Glancing around the whitewashed room, I attempted to gather my bearings while my stomach started to twist and churn into malicious knots. I was sitting on my mother’s lap as she talked to my nurse. They didn’t notice I was awake, however, until I managed to throw up all over the nurse’s blue scrubs. This wasn’t my first surgery, but it is one of my first memories of a surgery. I was five.
I would have several more surgeries over the course of my life. Other than the inconvenience of not being able to run around and play, having surgeries when I was small was not very burdensome. The most significant of my procedures occurred before I turned a year old; thus I have no recollection of the pain. From those I can remember, I cannot recollect the severity of the pain, or any pain at all. Quite frankly, I recall liking the process: what more could a little girl ask for than presents and attention? Plus, being pushed in a wheelchair around the hospital was simply exhilarating.
It was not until I got older that the toll of being born with a cleft lip and palate started to tax me. By fifth grade, I started to become insecure about my looks. My classmates started to care about their appearances, and I just felt disappointed when I looked in the mirror: a crooked, unaligned nose, unusual teeth, and a scar that seemed to stand out above everything else.
Part of this insecurity came from realizing that I did not look like everyone else: no TV ads or highway billboards used people with even the most minor of facial deformities. More so, though, it came from nonchalant comments, questioning why my nose or lip looked different.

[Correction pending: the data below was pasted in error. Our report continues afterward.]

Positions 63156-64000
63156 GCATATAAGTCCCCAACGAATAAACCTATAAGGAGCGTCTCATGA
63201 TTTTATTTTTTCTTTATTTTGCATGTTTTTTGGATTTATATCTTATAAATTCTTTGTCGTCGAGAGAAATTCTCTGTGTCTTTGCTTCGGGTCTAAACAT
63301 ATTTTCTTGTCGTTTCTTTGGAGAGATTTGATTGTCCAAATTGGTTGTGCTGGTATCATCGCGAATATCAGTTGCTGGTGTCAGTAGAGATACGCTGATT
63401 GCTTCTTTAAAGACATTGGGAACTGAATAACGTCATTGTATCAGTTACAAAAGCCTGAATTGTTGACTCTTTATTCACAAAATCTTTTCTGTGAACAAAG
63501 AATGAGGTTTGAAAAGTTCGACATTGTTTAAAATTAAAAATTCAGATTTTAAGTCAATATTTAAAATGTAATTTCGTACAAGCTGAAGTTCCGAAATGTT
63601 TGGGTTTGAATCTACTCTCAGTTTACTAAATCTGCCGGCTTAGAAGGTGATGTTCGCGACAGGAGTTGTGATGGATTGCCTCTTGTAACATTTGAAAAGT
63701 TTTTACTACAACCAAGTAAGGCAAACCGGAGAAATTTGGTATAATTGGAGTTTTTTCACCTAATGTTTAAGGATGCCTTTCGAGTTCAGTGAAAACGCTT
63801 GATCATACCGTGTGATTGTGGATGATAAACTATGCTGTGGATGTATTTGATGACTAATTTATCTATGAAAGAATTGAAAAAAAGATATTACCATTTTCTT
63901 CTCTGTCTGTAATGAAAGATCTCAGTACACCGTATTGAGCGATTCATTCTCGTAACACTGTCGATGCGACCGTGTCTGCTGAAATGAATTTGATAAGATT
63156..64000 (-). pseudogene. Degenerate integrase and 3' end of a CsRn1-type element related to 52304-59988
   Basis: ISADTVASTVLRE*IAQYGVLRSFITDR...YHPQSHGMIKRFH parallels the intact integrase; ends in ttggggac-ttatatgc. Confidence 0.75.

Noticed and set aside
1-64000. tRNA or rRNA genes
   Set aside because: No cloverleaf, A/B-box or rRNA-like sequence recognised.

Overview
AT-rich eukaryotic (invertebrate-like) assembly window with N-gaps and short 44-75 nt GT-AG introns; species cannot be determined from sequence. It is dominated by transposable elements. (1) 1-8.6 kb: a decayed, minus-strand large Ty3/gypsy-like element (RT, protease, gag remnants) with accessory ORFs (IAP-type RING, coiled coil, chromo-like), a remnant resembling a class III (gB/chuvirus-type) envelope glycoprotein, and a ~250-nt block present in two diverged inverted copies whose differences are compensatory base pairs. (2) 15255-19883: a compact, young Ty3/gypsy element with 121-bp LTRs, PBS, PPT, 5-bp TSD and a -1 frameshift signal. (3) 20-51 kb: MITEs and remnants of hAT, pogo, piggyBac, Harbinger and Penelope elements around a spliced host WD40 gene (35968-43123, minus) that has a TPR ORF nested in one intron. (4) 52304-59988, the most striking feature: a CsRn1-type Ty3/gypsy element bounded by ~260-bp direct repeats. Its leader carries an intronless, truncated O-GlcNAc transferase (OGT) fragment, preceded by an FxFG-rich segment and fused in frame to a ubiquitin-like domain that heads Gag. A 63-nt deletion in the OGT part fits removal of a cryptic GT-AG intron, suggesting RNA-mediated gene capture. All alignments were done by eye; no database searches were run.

The worst thing anyone ever said to me about my facial difference came from an anonymous note. It read, “your face is fat and demented.” To this day, I can still see the note plainly in my head. This mean comment was left without warning, and to this day makes me question if I can ever truly be pretty. I came of age with my biggest insecurity displayed plainly across my face. I hated it.
My sixth grade teacher was one of my favorites throughout all of my schooling. He encouraged my passion for writing, often talked to my class about real world issues and told me I was capable of success as a student. Out of all the thought-provoking talks he gave us, I remember this one the most: when God finished creating us, he pressed his thumb to create the philtrum, or small divot in the center of the upper lip, to give us life. I still can feel the hot tears I tried desperately to blink away that day. I remember thinking to myself that I was not complete and unlovable. I was not even sure if I believed in a greater power, but I questioned myself nonetheless: “Why did God mess me up?”